George IV (1762-1830), by Sir Francis Chantrey (1781-1841). Bronze on a granite pedestal, above a stone base. Trafalgar Square, London. [Click on these pictures and those below to enlarge them.]
Photograph, text, and formatting by George P. Landow. Quotation and bibliographical information below” by Jacqueline Banerjee [You may use this image without prior permission for any scholarly or educational purpose as long as you (1) credit the photographer and (2) link your document to this URL or cite the Victorian Web in a print one.]
Chantrey's dislike of ornamentation, and preference for marble, were both recorded in an early biography:
Chantrey cast aside every extrinsic recommendation, and depended entirely on form and effect. He took the greatest care that his shadows should tell boldly, and in masses. He was cautious in introducing them, and always reduced them as much as might be compatible with the complete development of the figure. He never introduced a fold that could be dispensed with, rarely deviated from long lines, and avoided abrupt foldings. His dislike to ornament in sculpture was extreme; in marble he thought it intolerable, and reluctantly admitted it in bronze, for it was long before he could consent to decorate the royal robe of George the Fourth, on the bronze statue at Brighton.... To sculpture in bronze he always objected, as limiting the power of the artist to outline, for the light must be very favourable to develop so dark an object, and in such a climate as that of Great Britain, nothing should be expected in bronze beyond a clear and expressive contour. (Jones 84-86)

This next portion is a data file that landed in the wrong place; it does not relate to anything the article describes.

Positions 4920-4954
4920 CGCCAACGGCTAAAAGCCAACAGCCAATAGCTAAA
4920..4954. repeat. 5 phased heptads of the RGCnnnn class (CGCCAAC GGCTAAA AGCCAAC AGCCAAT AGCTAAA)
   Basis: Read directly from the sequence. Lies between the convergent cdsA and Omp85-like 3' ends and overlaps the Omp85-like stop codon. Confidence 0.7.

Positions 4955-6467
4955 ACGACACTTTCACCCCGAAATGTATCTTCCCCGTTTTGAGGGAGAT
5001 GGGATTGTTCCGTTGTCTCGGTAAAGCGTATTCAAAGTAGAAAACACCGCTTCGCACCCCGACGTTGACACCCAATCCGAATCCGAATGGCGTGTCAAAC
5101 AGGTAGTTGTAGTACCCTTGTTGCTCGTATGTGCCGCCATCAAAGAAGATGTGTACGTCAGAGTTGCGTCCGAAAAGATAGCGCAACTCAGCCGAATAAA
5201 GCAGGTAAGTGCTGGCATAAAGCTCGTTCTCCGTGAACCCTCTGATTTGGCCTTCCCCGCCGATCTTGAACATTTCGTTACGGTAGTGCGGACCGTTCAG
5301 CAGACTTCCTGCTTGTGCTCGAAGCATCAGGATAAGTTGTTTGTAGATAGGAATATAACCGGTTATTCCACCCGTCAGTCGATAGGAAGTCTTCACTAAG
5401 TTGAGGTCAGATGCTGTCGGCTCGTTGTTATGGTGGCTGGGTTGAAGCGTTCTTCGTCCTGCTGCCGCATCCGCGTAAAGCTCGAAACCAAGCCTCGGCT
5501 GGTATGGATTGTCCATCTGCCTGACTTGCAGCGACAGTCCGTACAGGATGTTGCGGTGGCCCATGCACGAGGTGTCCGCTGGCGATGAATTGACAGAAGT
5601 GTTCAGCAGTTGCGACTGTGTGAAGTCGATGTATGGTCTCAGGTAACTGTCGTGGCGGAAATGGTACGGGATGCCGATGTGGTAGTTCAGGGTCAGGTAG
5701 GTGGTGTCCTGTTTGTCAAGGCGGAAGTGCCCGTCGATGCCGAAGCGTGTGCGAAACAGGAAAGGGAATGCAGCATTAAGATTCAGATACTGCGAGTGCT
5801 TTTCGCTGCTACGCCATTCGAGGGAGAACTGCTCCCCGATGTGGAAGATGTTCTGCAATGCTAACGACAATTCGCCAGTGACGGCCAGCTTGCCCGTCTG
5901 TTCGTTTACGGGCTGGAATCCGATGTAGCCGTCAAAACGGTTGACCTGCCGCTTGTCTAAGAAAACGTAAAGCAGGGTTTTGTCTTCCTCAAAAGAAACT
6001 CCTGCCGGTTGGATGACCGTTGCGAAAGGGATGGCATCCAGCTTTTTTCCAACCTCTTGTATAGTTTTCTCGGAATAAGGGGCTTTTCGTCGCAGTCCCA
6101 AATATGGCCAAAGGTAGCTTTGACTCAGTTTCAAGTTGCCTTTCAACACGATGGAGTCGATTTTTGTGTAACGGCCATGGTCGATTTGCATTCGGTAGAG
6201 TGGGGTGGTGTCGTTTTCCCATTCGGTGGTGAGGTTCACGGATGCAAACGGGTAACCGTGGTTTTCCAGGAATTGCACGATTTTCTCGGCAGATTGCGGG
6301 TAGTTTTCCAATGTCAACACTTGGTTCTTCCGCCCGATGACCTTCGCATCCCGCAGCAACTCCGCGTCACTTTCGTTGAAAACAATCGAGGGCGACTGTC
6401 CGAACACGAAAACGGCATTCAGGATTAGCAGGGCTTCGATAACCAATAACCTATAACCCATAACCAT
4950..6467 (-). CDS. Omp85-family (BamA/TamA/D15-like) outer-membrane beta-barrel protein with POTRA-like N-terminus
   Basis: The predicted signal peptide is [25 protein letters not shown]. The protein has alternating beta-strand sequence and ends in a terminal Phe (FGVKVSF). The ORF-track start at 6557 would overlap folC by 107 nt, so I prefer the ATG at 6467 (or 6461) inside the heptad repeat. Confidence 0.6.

Holland, John. Memorials of Sir Francis Chantrey, R.A., Sculptor, in Hallamshire and Elsewhere. London: Longman, 1851. Google Books (full view). Web 11 August 2011.
Jones, George, R.A. Sir Francis Chantrey, R.A. Recollections of His Life, Practice, and Opinions . London: E. Moxon, 1849. Internet Archive. Web 11 August 2011.
Last modified 5 February 2012